...The group's "blueprint for change" suggests a variety of business-growth incentives and a plan to wean the university system from volatile state funding through a delayed-tuition payment plan tied to graduates' incomes.
The Wisconsin Way includes the state's largest teachers union and associations representing real estate agents, road builders, transportation advocates, cities, villages and counties. Members come from different political perspectives but all have a big stake in the health of government services.
The Realtors are interested in reducing home carrying-costs, making RE sales easier.
We first noticed this "Wisconsin Way" bunch in late '07, when their flak hit a radio show. The pertinent excerpt from that blog entry is this:
And we all know what "increase investment" really means, right?
Well, if you don't, let James Wood (same flak) help you understand!!
Among the coalition's recommended options:
Higher education: Try to stabilize University of Wisconsin System funding by phasing out state support and asking students to pay reduced tuition over a 25-year period at levels based on their income and whether they stay in the state. An accelerated three-year degree program would be more closely tied to career development.That's a progressive income tax based partly on residency.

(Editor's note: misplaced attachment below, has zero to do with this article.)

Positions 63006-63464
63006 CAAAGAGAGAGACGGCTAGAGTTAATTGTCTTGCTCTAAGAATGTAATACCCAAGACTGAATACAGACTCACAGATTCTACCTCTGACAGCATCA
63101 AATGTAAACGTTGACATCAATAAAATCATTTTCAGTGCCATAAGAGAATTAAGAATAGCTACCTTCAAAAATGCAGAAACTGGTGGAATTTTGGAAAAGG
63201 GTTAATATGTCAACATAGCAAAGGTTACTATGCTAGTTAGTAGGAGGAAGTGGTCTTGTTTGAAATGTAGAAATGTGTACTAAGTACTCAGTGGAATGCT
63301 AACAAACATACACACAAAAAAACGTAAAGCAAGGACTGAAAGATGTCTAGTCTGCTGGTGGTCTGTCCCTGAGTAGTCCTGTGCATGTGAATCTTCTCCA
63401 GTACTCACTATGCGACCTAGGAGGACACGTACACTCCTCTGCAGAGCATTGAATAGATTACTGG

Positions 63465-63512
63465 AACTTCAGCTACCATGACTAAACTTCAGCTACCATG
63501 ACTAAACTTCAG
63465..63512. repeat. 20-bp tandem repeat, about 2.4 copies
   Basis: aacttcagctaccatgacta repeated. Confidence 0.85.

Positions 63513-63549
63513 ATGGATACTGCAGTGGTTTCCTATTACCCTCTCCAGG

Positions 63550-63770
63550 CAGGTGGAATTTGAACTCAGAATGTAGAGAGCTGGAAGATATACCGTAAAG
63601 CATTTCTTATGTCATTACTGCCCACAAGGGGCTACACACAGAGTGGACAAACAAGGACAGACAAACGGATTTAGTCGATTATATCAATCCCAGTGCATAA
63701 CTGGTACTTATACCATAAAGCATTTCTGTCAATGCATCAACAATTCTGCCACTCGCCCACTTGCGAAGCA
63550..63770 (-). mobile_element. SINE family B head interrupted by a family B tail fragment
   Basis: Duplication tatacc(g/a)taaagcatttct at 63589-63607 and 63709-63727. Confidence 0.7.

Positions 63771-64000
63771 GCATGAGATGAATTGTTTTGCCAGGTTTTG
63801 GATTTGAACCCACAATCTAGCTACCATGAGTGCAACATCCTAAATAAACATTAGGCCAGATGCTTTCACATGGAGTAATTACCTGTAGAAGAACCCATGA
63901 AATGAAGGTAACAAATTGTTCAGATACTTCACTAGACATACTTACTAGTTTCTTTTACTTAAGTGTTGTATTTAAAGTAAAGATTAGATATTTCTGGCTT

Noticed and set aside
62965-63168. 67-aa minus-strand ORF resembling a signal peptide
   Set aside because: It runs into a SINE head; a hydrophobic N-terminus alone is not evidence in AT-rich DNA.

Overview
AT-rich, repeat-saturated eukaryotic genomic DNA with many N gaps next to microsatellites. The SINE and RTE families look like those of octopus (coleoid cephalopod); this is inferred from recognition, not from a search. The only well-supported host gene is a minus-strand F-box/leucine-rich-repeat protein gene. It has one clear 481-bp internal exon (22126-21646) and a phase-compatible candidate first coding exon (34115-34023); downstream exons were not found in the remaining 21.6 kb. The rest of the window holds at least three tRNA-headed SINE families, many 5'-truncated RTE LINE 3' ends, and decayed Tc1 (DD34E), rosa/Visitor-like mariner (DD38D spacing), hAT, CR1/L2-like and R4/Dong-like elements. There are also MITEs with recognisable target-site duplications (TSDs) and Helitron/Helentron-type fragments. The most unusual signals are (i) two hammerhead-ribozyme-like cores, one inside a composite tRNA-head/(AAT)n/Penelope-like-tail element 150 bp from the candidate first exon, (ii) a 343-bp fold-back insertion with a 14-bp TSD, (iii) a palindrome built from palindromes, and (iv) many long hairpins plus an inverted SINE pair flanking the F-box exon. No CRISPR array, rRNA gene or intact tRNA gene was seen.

Revenue: Cut property taxes at least 25% through a combination of tax shifts, government efficiencies and other measures. Boost the 5% state sales tax to 6%, and let counties double local sales taxes to 1%. Pay for public safety through user fees so currently exempt property owners contribute.
Charge tolls on the interstate system. Consider expanding sales taxes to current exempt services. Cut capital gains taxes.
The key term is "tax shifts." Rob Peter, pay Paul.
Or, better yet, rob BOTH of them to pay teachers and roadbuilders!
Sure. Who needs "local control" when cheese-eating/wine-drinking lobbyists can get what the tax-takers want in Madison?
Now the soothing Soma-coated foofoodust:
The coalition does not estimate the overall tax impact of its proposals. Its goal is a sustainable tax base that is "reasonable and affordable." The tax base is threatened in part because older fixed-income residents will make up a much larger share of the population in the decades ahead, the report says.
By the way: proptaxes are Federally deductible, remember?